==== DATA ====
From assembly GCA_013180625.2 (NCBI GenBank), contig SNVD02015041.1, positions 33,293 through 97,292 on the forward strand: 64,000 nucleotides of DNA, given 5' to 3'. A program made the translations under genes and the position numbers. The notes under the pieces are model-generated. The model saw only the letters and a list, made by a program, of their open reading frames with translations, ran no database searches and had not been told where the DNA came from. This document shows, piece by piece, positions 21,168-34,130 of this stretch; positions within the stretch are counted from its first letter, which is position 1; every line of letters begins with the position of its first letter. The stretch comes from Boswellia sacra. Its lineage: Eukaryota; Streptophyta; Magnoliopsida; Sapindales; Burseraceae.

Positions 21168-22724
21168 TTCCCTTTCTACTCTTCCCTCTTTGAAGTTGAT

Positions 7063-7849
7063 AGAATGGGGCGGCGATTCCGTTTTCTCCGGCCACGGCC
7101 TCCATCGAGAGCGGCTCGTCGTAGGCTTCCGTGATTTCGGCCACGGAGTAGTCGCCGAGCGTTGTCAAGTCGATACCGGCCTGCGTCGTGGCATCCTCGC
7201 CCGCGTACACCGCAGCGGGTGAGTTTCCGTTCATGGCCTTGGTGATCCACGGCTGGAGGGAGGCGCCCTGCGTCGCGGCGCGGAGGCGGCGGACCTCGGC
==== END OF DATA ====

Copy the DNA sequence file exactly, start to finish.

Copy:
From assembly GCA_013180625.2 (NCBI GenBank), contig SNVD02015041.1, positions 33,293 through 97,292 on the forward strand: 64,000 nucleotides of DNA, given 5' to 3'. A program made the translations under genes and the position numbers. The notes under the pieces are model-generated. The model saw only the letters and a list, made by a program, of their open reading frames with translations, ran no database searches and had not been told where the DNA came from. This document shows, piece by piece, positions 21,168-34,130 of this stretch; positions within the stretch are counted from its first letter, which is position 1; every line of letters begins with the position of its first letter. The stretch comes from Boswellia sacra. Its lineage: Eukaryota; Streptophyta; Magnoliopsida; Sapindales; Burseraceae.

Positions 21168-22724
21168 TTCCCTTTCTACTCTTCCCTCTTTGAAGTTGAT

Positions 7063-7849
7063 AGAATGGGGCGGCGATTCCGTTTTCTCCGGCCACGGCC
7101 TCCATCGAGAGCGGCTCGTCGTAGGCTTCCGTGATTTCGGCCACGGAGTAGTCGCCGAGCGTTGTCAAGTCGATACCGGCCTGCGTCGTGGCATCCTCGC
7201 CCGCGTACACCGCAGCGGGTGAGTTTCCGTTCATGGCCTTGGTGATCCACGGCTGGAGGGAGGCGCCCTGCGTCGCGGCGCGGAGGCGGCGGACCTCGGC